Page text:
Dear Netflix, Hulu, Amazon Prime, Philo, Moopl, JumJum, Eepz, AppleCore, Kroger Unlimited, Q-Anon+, Catholic Faith Network Online, PutinWatch, Home Depot Tool Time Hammershare, and all other streaming services in existence:
First, I regret calling you cowards and fools in the title of this piece. I regret that you have driven me to it. I am not sorry. I would like to be sorry, but I can’t possibly be, because each day that you wake up in your beanbag office chairs somewhere in Sacramento or Kiev, you fail to make a very easy choice that would make you billions of dollars and end the streaming wars for good. By ignorance or by fear, you fail to add the late ‘90s/early aughts maritime masterpiece Hornblower to your catalogues. The ITV Meridian British classic (which aired in the U.S. on A&E) currently sails the high seas of digital anonymity, unable to find the solid ground of online availability, and in order to watch the thing, you have to watch a lo-fi version on YouTube or do something insane and drastic like smearing yourself with clown makeup and purchasing a DVD. [Editor’s Note: It me]
Despite my rage—and I rage like the very seas, I tell you—there is also some sympathy in my heart. A few days ago, I didn’t know anything about Hornblower. I had heard of the character Horatio Hornblower from some books, somewhere, but didn’t realize it had transitioned to the more exalted medium of television. I only figured it out because of my visiting mother-in-law Mary Ann, who insisted that I finally watch the Russell Crowe vehicle Master and Commander: The Far Side of the World with her. I think it’s her favorite movie. Turns out, it’s extremely good. So good that we were both jonesing for more seafaring adventures, which led me to Google, which led me to some lists compiled by some heroes, which led me to Hornblower.
What is it? Well, it’s a miniseries of eight film-length installments produced between 1998 and 2003, following the life and times of Horatio Hornblower, a seafaring gentleman who rises through the ranks in the Royal Navy during the Napoleonic era. Hornblower is played by the excellent Ioan Gruffudd, and if you’re like me, your wife will come in during the middle of one of the films, look at Gruffudd, and say, “that’s the guy who plays McNulty on The Wire.” You will stare at your TV screen, hoping not to believe because it’s the kind of thing you wish you had seen first, but then, begrudgingly, you will say, “crap, you’re right.” Only to find out that she’s not right, since Ioan Gruffudd is different from Dominic West, and you should have remembered Dominic West’s name, but the fact is that Gruffudd really does look like a young McNulty.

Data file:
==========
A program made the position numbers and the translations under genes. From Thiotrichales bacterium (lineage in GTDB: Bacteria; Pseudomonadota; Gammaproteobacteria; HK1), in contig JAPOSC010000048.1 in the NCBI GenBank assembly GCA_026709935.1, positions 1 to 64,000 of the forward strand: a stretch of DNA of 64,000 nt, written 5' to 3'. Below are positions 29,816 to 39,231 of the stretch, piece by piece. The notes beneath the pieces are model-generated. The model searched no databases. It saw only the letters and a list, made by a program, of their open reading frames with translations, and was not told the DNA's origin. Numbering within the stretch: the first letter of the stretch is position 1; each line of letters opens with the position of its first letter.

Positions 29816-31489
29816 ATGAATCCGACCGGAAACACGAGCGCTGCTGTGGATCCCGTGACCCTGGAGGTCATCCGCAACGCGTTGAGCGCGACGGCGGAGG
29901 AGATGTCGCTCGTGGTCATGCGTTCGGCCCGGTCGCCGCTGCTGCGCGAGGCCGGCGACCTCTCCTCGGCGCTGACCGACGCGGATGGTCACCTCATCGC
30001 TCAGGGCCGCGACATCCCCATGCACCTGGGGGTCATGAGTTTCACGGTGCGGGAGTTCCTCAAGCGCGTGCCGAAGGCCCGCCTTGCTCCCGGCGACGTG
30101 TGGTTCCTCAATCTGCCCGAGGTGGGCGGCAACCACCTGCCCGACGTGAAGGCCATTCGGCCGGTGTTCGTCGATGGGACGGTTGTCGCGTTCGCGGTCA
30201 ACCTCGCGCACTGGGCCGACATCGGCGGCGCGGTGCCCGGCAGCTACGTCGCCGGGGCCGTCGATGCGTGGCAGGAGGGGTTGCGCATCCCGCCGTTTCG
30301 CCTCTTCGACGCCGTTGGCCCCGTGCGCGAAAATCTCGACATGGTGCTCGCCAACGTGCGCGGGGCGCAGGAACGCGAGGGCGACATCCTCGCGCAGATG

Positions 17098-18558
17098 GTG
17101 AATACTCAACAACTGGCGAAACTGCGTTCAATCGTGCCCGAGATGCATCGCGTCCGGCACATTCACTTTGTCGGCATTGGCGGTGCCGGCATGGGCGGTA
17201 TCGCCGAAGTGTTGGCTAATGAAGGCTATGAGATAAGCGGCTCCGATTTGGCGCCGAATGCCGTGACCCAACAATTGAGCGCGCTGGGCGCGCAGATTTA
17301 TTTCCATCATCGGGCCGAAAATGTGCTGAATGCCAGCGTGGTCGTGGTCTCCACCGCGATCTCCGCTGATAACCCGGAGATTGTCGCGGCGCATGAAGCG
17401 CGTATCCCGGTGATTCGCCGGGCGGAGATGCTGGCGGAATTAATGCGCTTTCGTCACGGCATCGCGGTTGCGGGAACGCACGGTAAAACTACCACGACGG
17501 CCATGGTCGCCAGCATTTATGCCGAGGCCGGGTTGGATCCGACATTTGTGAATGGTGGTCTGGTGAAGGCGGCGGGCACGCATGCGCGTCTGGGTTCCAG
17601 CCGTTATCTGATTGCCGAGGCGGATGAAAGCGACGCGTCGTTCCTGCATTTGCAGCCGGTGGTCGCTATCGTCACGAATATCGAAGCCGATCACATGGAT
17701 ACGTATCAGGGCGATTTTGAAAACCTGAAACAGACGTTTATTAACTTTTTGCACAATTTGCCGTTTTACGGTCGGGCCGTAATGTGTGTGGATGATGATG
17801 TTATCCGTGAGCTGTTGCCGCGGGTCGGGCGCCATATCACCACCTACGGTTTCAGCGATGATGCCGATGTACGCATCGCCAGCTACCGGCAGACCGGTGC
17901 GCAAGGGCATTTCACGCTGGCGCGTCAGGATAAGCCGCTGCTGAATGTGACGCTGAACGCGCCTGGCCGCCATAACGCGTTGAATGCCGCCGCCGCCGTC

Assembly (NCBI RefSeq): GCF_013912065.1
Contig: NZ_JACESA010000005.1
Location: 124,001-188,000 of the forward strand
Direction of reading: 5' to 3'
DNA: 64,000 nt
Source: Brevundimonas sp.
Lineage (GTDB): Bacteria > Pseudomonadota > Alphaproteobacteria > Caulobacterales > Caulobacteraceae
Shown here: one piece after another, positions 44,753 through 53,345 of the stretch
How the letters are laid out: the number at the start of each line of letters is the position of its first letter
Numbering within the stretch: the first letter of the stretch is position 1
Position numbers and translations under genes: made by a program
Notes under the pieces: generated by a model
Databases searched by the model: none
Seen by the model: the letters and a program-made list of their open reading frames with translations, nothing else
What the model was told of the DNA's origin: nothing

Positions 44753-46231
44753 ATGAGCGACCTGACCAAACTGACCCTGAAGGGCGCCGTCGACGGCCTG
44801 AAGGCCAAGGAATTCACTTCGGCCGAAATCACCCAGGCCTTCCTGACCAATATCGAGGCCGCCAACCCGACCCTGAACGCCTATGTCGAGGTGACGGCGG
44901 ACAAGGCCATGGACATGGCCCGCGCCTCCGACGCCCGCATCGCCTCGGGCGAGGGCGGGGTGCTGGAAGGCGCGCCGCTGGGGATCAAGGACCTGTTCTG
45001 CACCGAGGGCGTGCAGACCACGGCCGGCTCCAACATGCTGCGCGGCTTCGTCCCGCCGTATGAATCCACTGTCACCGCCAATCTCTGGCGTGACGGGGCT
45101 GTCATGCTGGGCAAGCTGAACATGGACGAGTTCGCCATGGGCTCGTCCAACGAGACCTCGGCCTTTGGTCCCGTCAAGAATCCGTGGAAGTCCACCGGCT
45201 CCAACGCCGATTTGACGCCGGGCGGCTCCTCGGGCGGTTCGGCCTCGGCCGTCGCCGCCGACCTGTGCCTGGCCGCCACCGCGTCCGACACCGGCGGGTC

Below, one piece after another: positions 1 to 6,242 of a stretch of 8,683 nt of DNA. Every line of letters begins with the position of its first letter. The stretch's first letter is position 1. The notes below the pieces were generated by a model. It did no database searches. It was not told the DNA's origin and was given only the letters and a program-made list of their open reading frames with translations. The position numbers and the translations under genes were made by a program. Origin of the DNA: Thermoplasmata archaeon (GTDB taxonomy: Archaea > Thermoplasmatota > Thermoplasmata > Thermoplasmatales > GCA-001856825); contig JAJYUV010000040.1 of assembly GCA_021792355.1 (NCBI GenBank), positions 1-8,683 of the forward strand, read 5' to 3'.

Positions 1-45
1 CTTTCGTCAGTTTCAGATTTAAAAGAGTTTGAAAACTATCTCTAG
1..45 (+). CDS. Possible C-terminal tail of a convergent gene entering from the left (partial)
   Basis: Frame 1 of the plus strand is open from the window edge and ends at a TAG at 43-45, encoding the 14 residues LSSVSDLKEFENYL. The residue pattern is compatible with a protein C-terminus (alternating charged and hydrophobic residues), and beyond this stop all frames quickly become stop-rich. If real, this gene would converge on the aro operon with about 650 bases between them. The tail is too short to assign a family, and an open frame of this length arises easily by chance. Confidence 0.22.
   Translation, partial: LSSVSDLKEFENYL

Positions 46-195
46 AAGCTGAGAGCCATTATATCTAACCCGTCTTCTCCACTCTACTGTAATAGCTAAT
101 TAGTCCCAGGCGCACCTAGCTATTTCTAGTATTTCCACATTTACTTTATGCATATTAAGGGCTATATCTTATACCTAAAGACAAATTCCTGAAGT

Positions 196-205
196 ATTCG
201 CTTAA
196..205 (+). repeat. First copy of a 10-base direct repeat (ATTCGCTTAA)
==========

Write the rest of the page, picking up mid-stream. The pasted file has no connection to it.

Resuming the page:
In any case, this is perfect viewing. Mary Anne and I coasted through five of the eight episodes in her final week here, and the best way I can describe it is to say that it’s pure sea adventure with a trace of wholesome comedy mixed in and a whole lot of English people talking about country and duty. And oh, the ships, the beautiful ships… folks, the ships. The ships. The ships are very good. So are the battles, and the romantic narratives, and everything else. It won’t ask much of you in the way of commitment, but it will offer easy entertainment for approximately 12 glorious hours.
I also genuinely believe that it would be a boon to any streaming service in America, and really, how much can the rights cost? Twelve dollars? A buck-fifty per ep? It doesn’t have the status to command the mega-bucks, but it has the potential to be the next hot thing among this nation’s young tastemakers. Alongside Gruffudd, Robert Lindsay is tremendous as Captain Edward Pellew, and my personal favorite characters are Matthews and Styles, the boatswains played by Paul Copley and Sean Gilder, the latter of whom you may remember as Paddy McGuire from Shameless. Together, they have a general bonhomie that you can only find on the sea (probably), and it’s almost nostalgic to watch them at work.
The best thing about Hornblower is that it operates entirely free from cynicism, which lets you, the viewer, indulge in the action without ethical qualms. Now, don’t get me wrong, in general war should be greeted with nothing but cynicism, and the values that this show represents effectively died with the age of modern warfare in the early 20th century. To see a character like Hornblower cast in, say, the Iraq War would be grotesque. But the world they create is so distinct from anything you would call modern, and the presentation so studiously adventurous in the oldest-school, boys-lit meaning of the word, that there’s no real harm in enjoying two sloops unloading their cannons on each other in the English Channel. It’s so foreign it’s barely real, which makes it effectively escapist.
In every regard, this series is a winner, and it’s baffling that nobody has picked it up and re-introduced Hornblower to a wider audience. Twenty years have passed since it first aired, and it’s just begging to land in America, especially in our quarantined times. When you’re stuck at home on a couch, who doesn’t want to fantasize about being unencumbered on the high seas? Get your act together, streaming services: There’s treasure to be found here, you have the map, and Hornblower marks the spot. You’ve been an anchor until now, but this is your chance to be the wind in our sails. [Fill in 7-9 more nautical metaphors here] SAIL HO!
Shane Ryan is a writer and editor. You can find more of his writing and podcasting at Apocalypse Sports, and follow him on Twitter here .
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